• Even though no-pull harnesses deter your dog from pulling, they aren’t the cure-all. Good habits have to be trained behaviorally, not just with a harness that alters the pup’s pulling tendencies.

Other Applications for the No-Pull Harness

No-pull harnesses are called no-pull because they prevent the dog from pulling on the leash by creating discomfort. Consider this, though; you’ve adopted a rescue who is hesitant about being taken anywhere on leash. They’re a little uncomfortable with being outside and just aren’t sure of things. The no-pull harness can come in handy here.

If your pup needs some guidance, maybe a lead sometimes, the front-clip or multi-clip no-pull harness can be a life-saver. If properly fitted, it will allow for minimal guidance that won’t cause irritation on the dog’s neck and shoulders.

Not All Harnesses Are Created Equal

So you’ve decided that a no-pull harness is the best option for you and your pup. When buying your dog’s new harness, be on the lookout for the following:

  • Durable hardware - Because these are designed for pullers, the hardware needs to be strong and not break when pulled on.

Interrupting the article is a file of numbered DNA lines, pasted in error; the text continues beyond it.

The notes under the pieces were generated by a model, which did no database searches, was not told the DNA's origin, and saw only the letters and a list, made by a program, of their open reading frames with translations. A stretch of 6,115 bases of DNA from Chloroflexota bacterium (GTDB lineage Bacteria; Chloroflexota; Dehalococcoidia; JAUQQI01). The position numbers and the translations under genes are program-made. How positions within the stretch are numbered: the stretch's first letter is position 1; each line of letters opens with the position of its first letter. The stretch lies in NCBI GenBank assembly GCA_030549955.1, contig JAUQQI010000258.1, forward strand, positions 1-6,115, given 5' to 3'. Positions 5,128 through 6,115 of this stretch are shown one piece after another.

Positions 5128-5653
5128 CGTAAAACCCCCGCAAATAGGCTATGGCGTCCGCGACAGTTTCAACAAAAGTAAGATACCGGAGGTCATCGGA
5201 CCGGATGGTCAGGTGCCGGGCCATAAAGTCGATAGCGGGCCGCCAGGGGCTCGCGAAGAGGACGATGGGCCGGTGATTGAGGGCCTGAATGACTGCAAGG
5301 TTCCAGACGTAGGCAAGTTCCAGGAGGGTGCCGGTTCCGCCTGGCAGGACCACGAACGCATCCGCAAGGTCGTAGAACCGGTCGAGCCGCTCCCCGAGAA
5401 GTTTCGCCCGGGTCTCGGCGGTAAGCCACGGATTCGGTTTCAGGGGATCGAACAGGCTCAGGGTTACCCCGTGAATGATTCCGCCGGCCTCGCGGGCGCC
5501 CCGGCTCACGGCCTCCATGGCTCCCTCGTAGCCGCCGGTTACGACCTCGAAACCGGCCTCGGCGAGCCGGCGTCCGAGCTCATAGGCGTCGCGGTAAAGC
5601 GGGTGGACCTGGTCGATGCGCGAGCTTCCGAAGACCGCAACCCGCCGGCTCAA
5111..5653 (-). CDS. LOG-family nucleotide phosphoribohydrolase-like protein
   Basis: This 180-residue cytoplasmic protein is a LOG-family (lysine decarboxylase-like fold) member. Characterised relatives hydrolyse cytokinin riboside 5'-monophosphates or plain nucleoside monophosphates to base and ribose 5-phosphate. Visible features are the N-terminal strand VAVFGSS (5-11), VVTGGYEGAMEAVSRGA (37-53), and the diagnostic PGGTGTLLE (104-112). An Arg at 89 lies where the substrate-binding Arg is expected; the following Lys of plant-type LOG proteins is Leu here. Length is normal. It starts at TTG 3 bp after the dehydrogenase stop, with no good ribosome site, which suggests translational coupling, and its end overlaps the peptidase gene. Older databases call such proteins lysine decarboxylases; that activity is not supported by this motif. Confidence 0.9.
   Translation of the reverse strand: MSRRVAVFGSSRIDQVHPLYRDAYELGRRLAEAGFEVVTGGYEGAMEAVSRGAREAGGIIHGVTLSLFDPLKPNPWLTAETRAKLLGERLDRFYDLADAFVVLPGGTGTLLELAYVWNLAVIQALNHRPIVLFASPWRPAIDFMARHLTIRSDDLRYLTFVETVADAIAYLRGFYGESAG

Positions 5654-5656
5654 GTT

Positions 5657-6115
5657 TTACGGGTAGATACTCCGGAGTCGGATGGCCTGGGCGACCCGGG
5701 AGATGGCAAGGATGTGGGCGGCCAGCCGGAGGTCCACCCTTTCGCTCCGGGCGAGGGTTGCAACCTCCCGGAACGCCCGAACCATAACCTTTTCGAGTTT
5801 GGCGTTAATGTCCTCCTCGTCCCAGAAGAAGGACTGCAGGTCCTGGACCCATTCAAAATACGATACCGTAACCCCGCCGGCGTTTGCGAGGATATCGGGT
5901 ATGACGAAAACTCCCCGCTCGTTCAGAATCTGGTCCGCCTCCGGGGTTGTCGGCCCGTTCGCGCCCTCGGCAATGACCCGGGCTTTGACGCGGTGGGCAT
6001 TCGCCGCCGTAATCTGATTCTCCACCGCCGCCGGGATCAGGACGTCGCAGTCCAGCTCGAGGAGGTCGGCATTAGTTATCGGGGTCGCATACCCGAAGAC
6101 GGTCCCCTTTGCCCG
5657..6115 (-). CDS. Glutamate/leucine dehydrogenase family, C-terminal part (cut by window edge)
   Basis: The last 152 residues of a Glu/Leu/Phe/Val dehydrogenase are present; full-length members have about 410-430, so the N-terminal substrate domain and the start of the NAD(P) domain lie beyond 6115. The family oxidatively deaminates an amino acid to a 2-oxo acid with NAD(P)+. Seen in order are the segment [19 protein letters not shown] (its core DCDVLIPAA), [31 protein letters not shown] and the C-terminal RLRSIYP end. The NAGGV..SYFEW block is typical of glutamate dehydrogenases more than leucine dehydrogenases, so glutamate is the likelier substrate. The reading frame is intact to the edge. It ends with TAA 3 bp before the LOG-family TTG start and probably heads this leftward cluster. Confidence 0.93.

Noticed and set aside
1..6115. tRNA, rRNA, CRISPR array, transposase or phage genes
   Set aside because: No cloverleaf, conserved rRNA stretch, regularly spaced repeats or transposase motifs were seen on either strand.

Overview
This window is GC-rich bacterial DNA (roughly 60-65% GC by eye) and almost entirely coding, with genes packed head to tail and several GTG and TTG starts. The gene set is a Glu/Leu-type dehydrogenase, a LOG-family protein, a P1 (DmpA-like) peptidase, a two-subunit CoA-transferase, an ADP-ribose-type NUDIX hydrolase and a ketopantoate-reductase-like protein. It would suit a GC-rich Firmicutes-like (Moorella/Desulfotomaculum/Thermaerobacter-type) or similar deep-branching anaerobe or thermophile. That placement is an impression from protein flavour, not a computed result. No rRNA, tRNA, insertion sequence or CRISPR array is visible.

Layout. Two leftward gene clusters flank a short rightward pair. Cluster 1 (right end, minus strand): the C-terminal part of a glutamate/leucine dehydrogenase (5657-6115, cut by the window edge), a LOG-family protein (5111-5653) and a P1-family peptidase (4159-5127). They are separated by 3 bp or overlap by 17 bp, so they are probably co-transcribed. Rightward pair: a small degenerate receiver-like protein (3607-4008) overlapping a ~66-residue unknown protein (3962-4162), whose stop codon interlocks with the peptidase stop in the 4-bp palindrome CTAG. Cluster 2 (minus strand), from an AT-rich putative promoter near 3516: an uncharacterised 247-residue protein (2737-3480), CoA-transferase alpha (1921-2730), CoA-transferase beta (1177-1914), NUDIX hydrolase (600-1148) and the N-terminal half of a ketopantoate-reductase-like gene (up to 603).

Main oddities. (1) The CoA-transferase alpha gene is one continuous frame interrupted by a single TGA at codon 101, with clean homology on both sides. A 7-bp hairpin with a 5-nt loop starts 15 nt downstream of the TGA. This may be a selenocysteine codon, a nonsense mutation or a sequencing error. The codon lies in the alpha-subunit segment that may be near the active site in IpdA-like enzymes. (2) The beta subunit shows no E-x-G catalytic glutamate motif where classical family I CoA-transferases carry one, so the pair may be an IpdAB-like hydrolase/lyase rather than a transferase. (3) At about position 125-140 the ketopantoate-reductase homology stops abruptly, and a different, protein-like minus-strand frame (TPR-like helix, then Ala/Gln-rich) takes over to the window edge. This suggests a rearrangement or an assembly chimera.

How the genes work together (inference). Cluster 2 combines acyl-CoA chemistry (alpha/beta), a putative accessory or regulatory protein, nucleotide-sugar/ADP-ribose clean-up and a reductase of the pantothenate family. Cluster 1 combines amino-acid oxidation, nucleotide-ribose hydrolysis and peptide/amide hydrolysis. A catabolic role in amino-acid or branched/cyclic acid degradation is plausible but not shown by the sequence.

• Strong straps - Just like with the hardware, the straps need to stand up to hard pulling overtime.
  • Padding - Good harnesses will have comfy padding for your pup to help prevent any unintended discomfort.

Walk On

There are a number of collars and harnesses available on the market that are suitable for your pup, but the best of them has to be the no-pull harness. Available in a few standard options, they help to curb poor leash manners and teach better behavior, with reinforcement, of course. They’re a safer option for dogs that may be prone to self-inflicted injuries that come with standard collars.

For all dogs, big and small, consider a no-pull harness before a standard collar. The benefits outweigh the downfalls, and you and your pup will be a whole lot happier on your walks, especially if they’re a puller!


How Do No-Pull Dog Harnesses Work? | PetMD 
Dog Harness Vs. Collar: Which is Better? | American Kennel Club
Front-Clip Dog Harnesses | Front Clip Harness | Synergy Behavior Solutions
How Do No Pull Harnesses Work? Plus 4 Downsides To Watch Out For | Pet Lover Guy 
Dog Harnesses: The good, the bad and the ugly | Rosenberg Chiropractic Clinic